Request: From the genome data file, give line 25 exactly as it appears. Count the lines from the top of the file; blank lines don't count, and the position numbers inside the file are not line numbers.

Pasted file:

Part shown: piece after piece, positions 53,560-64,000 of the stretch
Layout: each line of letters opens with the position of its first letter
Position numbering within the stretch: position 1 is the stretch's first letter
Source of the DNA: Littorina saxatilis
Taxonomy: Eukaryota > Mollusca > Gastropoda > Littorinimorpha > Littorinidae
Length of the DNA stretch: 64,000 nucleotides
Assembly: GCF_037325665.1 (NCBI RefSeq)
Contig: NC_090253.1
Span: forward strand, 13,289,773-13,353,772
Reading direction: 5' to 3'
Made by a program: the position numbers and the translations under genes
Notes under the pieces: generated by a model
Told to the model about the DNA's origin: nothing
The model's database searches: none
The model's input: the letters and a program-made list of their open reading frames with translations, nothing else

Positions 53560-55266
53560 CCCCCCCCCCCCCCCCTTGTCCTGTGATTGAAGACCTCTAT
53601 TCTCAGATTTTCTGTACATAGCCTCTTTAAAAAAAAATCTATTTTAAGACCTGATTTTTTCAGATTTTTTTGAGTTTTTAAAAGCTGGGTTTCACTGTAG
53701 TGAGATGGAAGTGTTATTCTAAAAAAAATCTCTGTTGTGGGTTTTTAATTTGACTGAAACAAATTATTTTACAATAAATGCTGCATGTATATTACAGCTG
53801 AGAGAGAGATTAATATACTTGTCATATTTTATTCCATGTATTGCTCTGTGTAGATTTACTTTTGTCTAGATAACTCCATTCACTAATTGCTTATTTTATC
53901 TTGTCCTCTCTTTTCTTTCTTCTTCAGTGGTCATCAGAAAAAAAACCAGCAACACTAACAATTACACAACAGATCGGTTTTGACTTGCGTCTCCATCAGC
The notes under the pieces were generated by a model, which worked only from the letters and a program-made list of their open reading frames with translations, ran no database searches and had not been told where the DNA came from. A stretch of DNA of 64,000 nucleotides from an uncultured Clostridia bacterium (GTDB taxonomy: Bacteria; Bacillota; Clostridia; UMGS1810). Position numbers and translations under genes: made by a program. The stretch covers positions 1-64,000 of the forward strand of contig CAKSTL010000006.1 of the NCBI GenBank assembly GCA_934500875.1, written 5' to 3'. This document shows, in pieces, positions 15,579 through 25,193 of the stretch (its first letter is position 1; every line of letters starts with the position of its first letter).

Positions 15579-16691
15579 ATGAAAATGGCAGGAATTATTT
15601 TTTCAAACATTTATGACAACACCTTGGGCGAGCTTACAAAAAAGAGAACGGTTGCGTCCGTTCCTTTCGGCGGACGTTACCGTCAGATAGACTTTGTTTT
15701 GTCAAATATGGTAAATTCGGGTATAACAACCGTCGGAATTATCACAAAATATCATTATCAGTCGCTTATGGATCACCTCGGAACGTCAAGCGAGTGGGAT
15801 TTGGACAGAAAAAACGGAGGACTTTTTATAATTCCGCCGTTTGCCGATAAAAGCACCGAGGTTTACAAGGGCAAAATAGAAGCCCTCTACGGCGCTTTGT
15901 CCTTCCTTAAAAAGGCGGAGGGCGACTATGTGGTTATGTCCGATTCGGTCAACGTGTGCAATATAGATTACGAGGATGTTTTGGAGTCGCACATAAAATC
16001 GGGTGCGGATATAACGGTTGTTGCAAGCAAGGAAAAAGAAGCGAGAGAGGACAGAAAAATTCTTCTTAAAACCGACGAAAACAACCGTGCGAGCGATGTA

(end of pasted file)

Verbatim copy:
15601 TTTCAAACATTTATGACAACACCTTGGGCGAGCTTACAAAAAAGAGAACGGTTGCGTCCGTTCCTTTCGGCGGACGTTACCGTCAGATAGACTTTGTTTT